The Stage’s haunting synthesised organ intro bends into obscurity as Synyster Gates sweeps into action with a fast, repetitive melody – think Eddie Van Halen’s Eruption. It presents a similar hook to the title track of Avenged Sevenfold’s previous album, Hail to the King, but likenesses to their fan base dividing 2013 outing stop there.
As a near minute long guitar solo melodically scythes its way through the brash, drum fuelled Paradigm, The Stage already courts a solid return to form.
With the aggressive intro of Sunny Disposition, the pace refuses to waver; the track’s quirky lyrics and brass ensemble bear more than a passing resemblance to fan favourite, A Little Piece of Heaven. And yet, whilst the latter made light of its sickeningly bizarre premise, there’s an underlying seriousness as frontman, M Shadows’ cries: “Bought peace through wars that doomed our children to die.”
God Damn presents something of a hellish roller coaster as thrash metal verse and chilling, clean chorus compete alongside an evil synthesised solo, and even a smattering of flamenco guitar. Creating God contains perhaps the catchiest chorus of the entire album, not to mention a fine display of Shadows’ signature vocal swagger. A slower pace ensues with Angels and provides a welcome breather from the aggression of previous tracks – Shadows’ vocals and Gates’ guitar work complement each other particularly well here.
Simulation is a definite high point, a melting pot of ballad, thrash, and fierce guitar/drum frenzy, and whilst Higher might not be an obvious highlight, but it’s a song with the capacity to grow; cryptic lyrics and accompanying piano precede a crunchy guitar-led verse and a satisfyingly melodic chorus. But, it’s the sombre outro that really shines; the intensity of the track softens and the introduction of a backing choir compliments Shadows’ hushed lyric: “Meet you in the stars tonight, there you find me drifting in the ether within the lull.”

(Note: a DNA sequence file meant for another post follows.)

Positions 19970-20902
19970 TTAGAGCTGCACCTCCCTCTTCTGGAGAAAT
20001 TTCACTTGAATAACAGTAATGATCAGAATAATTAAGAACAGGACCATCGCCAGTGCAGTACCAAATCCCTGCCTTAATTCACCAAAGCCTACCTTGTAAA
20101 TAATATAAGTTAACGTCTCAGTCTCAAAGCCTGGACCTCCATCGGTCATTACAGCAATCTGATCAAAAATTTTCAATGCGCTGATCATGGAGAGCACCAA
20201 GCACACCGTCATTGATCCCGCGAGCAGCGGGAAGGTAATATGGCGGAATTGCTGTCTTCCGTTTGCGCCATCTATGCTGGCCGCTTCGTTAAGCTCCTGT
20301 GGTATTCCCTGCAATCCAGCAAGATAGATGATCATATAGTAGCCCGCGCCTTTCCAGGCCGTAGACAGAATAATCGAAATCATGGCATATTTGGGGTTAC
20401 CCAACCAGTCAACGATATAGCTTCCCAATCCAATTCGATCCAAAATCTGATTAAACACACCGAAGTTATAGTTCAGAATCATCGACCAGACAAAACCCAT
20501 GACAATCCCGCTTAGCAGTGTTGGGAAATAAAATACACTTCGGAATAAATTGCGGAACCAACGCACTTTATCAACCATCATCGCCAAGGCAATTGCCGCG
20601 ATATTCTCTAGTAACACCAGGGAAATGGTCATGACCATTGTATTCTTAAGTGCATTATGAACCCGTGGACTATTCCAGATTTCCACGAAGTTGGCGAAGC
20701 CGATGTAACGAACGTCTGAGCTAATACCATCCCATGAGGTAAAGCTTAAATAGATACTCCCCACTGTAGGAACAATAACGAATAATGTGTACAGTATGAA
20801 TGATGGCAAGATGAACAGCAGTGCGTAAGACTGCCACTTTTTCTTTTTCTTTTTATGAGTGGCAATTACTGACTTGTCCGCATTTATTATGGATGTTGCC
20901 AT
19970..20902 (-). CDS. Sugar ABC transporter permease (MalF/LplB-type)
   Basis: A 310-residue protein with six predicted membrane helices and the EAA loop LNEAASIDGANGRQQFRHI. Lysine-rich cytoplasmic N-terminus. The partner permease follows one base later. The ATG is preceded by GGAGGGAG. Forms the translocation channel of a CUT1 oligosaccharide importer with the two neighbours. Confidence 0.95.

The precedent is set for Roman Sky, a classic acoustic ballad, complete with Gates’ own demonic brand of crying guitar solo. It’s not likely to succeed Dear God as the bands lighter-brandishing crowd pleaser, but it’s not nearly as clichéd either. Fermi Paradox marks a return to gain drenched guitar riffs and boasts a slick intro guitar solo. From Shadows’ charismatic fluctuating vocal style and the Gates/Vengeance guitar pairing, this is typical, easy to absorb Sevenfold fare.
The Stage closes with a near 16-minute epic, befitting the space themed album cover. This operatic display of musicianship features a captivating instrumental intro, before Shadows’ utters his first words some seven minutes in: “Our truth is painted across the sky…” But, the closing minutes of Exist and indeed the entire album, are not delivered by the band’s aviator clad frontman, but famed astrophysicist, Neil deGrasse Tyson, as he delivers a philosophical monologue that appears to question humanity’s interest in settling its quarrels on Earth and altering its focus towards the stars.
Too often albums present clusters of finely crafted tracks alongside minutes of unashamed filler. The Stage, however, is quite possibly the most consistent Avenged Sevenfold release to date. Whether or not it can muster classics the likes of Beast and the Harlot and Bat County remain to be seen, but (like a good book) once you’ve been grabbed by that stellar intro, you’re compelled to experience each track – chronologically – until the end.